Judgment Definition

The "Legal-Ease" Glossary
Judgment

This refers to a formal decision made about a court case at the end of a lawsuit. When it comes to lawsuits, there are three major ways a civil case can play out:

  • It can be dismissed by the judge. Usually, this only happens when there isn’t the legal groundwork for the case to move forward. This is the fate of most frivolous lawsuits that plague the justice system.
  • It can be settled out of court. Even when a case moves to trial, it can be settled out of court at any point before a verdict is reached. Settlements often cost less than going through with a trial.
  • It can be decided by a verdict. In civil cases, this ends with a judgment, which typically involves the defendant paying the plaintiff to compensate for their loss.

You can learn more about settlements and judgments in the blog post “Settlements vs. Judgments in Malpractice Lawsuits: What’s the Difference?

Let’s say your business is targeted in a professional negligence lawsuit. The case goes to trial and your business is found liable. The judge decides you owe the plaintiff $1 million in damages. But where does that money come from if you don’t have Professional Liability Insurance to cover the judgment?

There are several ways the plaintiff can collect what they’re owed. For example, they can collect on…

  • Personal income or assets. Your bank account and real estate can be levied.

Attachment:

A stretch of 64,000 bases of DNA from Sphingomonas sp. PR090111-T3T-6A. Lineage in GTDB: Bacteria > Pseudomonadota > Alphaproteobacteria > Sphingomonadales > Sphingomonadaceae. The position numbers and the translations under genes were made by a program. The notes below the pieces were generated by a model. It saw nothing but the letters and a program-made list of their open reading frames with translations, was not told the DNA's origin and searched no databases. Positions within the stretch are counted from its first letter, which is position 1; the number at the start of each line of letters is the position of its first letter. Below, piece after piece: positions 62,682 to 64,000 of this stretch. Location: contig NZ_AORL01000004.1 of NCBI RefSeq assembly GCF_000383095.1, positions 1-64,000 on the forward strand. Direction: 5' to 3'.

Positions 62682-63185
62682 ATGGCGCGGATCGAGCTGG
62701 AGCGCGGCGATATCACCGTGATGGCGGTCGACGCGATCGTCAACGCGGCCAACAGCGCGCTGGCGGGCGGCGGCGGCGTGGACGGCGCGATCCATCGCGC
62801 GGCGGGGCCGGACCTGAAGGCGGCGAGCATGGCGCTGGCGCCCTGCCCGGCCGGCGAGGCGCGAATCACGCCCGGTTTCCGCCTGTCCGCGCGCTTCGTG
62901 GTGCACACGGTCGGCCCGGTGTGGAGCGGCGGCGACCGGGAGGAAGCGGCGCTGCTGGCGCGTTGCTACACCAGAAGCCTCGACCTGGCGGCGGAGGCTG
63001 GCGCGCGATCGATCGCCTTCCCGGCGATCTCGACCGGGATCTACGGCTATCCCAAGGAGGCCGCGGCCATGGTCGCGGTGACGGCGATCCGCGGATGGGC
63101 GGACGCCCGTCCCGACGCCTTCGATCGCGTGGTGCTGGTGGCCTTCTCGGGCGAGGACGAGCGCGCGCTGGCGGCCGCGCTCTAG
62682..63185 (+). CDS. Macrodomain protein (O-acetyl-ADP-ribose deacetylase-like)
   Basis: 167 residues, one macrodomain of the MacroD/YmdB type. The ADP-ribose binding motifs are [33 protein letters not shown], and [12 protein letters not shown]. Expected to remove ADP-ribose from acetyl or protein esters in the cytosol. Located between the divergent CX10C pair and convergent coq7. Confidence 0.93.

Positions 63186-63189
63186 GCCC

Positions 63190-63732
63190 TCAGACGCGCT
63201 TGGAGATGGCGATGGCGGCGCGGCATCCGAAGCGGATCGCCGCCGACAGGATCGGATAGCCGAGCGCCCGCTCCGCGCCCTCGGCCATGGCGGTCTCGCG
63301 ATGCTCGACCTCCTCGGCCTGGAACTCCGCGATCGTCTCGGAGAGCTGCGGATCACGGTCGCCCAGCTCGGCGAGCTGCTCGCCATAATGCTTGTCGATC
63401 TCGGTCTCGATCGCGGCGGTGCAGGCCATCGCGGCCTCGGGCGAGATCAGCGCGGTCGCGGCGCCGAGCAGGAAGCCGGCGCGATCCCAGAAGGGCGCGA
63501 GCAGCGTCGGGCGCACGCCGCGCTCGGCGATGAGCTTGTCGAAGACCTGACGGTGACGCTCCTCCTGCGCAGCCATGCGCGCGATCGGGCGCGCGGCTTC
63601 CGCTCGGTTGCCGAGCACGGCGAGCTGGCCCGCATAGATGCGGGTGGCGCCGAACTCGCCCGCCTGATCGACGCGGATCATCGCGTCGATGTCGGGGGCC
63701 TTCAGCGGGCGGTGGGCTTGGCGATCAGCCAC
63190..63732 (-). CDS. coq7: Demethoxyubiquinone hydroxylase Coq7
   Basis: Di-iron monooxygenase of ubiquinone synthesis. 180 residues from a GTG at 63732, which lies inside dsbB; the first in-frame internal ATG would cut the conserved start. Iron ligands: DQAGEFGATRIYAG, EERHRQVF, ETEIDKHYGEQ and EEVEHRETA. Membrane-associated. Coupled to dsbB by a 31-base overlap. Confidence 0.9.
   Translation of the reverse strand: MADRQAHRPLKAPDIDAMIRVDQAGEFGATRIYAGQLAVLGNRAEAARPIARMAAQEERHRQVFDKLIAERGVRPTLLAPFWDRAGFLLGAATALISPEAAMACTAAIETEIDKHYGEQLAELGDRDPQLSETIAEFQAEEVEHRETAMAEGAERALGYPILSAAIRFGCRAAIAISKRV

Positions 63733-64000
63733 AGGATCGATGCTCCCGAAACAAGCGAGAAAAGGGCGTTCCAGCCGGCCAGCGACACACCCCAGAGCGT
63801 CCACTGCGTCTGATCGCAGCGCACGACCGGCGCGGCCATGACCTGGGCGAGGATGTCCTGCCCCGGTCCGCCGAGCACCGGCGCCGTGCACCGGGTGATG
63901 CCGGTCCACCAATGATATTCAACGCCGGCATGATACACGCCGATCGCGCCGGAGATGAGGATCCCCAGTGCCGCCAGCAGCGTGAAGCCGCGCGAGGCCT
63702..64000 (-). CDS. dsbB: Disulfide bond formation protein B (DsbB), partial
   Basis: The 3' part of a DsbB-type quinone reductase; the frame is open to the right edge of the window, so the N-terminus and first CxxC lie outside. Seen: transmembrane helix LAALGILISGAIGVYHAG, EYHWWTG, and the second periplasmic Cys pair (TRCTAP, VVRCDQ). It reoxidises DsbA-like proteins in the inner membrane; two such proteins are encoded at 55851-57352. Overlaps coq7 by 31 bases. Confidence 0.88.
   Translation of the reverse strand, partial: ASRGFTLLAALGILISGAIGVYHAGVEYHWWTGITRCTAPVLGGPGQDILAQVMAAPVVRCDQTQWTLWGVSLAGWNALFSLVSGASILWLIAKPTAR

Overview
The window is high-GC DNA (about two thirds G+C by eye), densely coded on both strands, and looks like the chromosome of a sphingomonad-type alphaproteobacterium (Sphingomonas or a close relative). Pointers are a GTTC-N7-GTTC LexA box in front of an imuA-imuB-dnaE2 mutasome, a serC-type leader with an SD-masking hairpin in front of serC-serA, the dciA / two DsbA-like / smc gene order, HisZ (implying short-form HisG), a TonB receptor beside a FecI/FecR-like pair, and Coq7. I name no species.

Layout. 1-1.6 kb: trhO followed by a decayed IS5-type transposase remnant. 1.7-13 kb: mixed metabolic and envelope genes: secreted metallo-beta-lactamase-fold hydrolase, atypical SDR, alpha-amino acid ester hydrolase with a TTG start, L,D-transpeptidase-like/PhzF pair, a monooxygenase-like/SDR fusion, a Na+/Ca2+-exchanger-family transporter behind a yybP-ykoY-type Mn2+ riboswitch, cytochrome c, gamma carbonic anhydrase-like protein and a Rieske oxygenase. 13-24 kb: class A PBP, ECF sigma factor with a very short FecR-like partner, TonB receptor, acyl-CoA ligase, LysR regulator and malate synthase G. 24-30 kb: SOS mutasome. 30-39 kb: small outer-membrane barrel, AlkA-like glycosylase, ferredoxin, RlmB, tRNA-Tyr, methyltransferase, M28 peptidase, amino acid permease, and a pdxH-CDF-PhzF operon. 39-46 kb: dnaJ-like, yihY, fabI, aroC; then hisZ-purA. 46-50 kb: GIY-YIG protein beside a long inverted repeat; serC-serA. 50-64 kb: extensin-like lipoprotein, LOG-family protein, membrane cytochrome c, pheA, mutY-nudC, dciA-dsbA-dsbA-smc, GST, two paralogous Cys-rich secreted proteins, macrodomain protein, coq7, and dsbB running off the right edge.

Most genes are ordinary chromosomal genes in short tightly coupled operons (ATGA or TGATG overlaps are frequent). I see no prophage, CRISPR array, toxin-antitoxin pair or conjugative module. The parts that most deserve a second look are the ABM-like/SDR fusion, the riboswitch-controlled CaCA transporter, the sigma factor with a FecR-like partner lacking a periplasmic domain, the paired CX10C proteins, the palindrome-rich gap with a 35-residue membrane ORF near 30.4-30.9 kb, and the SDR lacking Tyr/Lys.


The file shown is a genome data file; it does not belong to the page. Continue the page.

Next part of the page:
• Future income or assets. Even if you’re broke at the present, the plaintiff can collect on assets you may acquire in the future. Judgments can be collected for many years, so long as the paperwork is renewed, and they accrue interest until they are paid off.
  • Business income or assets. The plaintiff can order that you sell valuable equipment or machinery to pay off your judgment.
  • Licenses. If you are licensed professional, the plaintiff can file the judgment with your state licensing board (depending on where you live). If you don’t pay the judgment or post a bond, you could lose your license.

With good legal counsel and diligence, a winning party can exhaust countless ways to collect on your debts. That’s why it’s always a good idea to have liability insurance and keep your policies active throughout the life of your business.

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